Hi everyone, this blog post is an introduction to the Gut-Brain axis. What is it? Why is it important? How does it relate to our paleo lifestyle?
What is the paleo diet and lifestyle?
The paleo diet can be broadly described as a diet that includes local, pastured, wild caught meat and fish, eggs, seasonal fruits and vegetables, and nuts; it excludes grains, omega 6 fatty acid rich vegetable oils, and other processed foods. The paleo “lifestyle” can be described as a combination of the paleo diet with an active lifestyle that includes frequent, high intensity, functional movement based exercise, plenty of low intensity movement and adequate sleep and rest.
Why do people “go paleo”?
Each of us may have approached paleo nutrition with various goals in mind. A few of the common ones are: healthy weight loss, healthy weight gain, relieving / improving gastrointestinal conditions, preventing / improving immune system issues, preventing / reversing symptoms of metabolic syndrome, diabetes, cardiovascular diseases, improving physical performance, improving mental function, etc.
We’ve heard and read about the importance of insulin sensitivity (affected by sugar consumption), the role of cortisol (the stress hormone), and of good quality fats in minimizing inflammation (omega 3 fatty acid rich sources). Besides the biochemistry of these various hormones and food groups, an important piece to this puzzle, explaining the reason behind this type of nutrition, stress management and exercise, is the relationship between the gut and the brain.
Here is a very basic overview of the topic with links to resources for you to explore further.
Did you know that your gut is an extension of your brain?
The digestive tract and the brain are intimately connected to each other.
The longest cranial nerve, the Vagus nerve, is the one that passes messages between the brain and the gut. In fact, according to Chris Kresser’s podcast on the gut-brain axis, 90% of our brain’s “output” goes to the Vagus nerve through the brain stem.
The gut has 100 million neurons, the largest accumulation of nerve cells outside the brain.
May be there’s a reason why we have so many phrases like a “gut feeling”, “butterflies in the stomach”.
Why is it important?
Malfunction in the gut-brain axis plays a role in satiety, obesity, glucose control and various functional gastro-intestinal diseases (such as IBS, IBD).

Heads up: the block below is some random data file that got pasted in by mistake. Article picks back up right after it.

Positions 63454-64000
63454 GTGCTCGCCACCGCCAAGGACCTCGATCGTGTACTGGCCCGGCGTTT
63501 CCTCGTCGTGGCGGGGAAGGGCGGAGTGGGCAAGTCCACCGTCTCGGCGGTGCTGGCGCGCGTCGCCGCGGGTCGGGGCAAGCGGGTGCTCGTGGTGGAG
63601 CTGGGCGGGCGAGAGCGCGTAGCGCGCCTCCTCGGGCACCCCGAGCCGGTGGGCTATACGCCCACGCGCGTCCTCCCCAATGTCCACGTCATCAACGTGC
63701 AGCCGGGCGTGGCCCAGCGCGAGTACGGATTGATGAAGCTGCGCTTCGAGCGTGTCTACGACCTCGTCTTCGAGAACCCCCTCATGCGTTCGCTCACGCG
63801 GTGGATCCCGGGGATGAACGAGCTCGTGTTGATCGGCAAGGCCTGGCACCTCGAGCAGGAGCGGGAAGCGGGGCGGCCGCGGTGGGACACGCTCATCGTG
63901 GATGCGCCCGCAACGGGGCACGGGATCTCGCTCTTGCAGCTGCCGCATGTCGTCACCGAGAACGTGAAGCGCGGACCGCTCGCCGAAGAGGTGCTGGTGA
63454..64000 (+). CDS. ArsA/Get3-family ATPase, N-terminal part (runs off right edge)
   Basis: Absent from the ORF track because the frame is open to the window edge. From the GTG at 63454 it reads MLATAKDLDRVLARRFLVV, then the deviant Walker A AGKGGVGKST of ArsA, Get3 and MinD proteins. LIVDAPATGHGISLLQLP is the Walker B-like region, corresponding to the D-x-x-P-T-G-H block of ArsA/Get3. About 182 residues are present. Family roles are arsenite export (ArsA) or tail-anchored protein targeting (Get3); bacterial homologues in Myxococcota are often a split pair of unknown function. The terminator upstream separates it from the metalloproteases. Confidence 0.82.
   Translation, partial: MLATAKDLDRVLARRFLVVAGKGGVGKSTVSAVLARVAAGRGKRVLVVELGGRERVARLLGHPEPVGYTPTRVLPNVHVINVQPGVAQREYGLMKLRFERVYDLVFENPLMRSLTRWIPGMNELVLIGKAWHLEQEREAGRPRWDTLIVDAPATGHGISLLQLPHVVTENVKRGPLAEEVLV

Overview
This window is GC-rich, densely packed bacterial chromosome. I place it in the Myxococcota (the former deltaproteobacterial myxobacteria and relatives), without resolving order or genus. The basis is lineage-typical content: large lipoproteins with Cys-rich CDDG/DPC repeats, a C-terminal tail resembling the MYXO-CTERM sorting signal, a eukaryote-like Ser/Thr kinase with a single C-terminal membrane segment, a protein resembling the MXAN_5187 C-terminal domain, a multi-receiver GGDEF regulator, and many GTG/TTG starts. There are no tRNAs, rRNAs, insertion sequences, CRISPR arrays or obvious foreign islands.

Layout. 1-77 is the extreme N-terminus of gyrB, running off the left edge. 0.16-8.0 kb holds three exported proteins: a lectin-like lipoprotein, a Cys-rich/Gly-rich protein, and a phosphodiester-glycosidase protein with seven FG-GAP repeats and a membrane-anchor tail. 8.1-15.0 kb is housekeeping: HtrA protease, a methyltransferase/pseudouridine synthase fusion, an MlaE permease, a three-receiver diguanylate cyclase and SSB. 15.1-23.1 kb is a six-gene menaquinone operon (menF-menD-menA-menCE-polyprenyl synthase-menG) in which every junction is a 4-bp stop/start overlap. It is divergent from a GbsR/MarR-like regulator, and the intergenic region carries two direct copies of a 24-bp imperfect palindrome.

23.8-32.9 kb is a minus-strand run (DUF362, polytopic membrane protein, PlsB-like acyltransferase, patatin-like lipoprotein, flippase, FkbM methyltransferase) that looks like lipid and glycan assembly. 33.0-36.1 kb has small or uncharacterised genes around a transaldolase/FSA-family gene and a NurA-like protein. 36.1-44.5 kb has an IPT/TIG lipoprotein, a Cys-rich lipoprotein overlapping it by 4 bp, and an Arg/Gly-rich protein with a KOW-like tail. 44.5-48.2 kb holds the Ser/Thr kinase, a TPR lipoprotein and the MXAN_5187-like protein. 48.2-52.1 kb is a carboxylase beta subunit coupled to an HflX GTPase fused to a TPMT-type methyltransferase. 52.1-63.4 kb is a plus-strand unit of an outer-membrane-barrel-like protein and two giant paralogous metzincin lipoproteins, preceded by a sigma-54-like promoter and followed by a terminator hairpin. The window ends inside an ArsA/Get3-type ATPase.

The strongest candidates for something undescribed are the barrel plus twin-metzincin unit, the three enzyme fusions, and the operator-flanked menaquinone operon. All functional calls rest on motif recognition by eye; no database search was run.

An inflammation in the gut, impairing its ability to properly absorb nutrients and safe guard against damage by undigested or waste products, very quickly leads to inflammation around the brain. The brain, being a major controller of various physiological activities (modulating various neural and hormonal functions) as well as our mental faculties, is under stress and compromised in function – leading to trouble concentrating, memory, relaxing and resting, etc.
Conversely, a mentally stressful event can compromise the brain’s function which then leads to dysfunction in the digestive tract, eventually affecting the immune system. In today’s world, chronic stress is so pervasive in our culture, it explains the widespread digestive and immune disorders we see on a regular basis.
Various studies have demonstrated this relationship – presence of psychological issues (such as depression) in people with severe or chronic gut symptoms, and presence of digestive dysfunction in people with psychological issues (such as autism. ADHD). Several animal studies also demonstrate this strong correlation.
How does this relate to the paleo lifestyle?
The understanding of the gut-brain axis explains how the Paleo diet, which focusses on optimizing nutrition, supports not just better physical (digestive, immune, physical fitness) health, but also mental health. Many of us can be disciplined about our diets and our workout routines. While challenging yourself is necessary to making progress, actively managing your stress, resting and truly enjoying life is just as important!
How to maintain a healthy brain-gut axis?
Healthy Gut = Healthy Brain
Simply put, you can’t have one without the other.
Conventional western medicine tends to separate physiological conditions from psychological conditions. They are treated as independent systems. However, increasing evidence shows that acute or chronic mental stress and bad nutrition (either one or both) can perpetuate the other’s negative effects on the body.On the other hand, what’s amazing is that the combination of high quality, paleo nutrition and a conscious effort to managing stress can greatly improve the quality of life.
The awareness of the dynamic relationship between the gut and brain can be an effective, holistic approach to improving health and quality life – and achieving those goals that prompted us to experiment with the paleo approach!
Material for this blog post was derived from the following resources. These are great reads if you would like to go more in depth on this topic:
Chris Kresser’s Healthy Skeptic Podcast: Episode 9 – Gut Brain Axis
A research review article: The brain–gut interaction: the conversation and implications
A research paper: The brain-gut axis in abdominal pain syndromes
A blog by Emily Dean, MD, on her evolutionary medicine approach to psychiatry
* Image taken from: www.theautismdoctor.com
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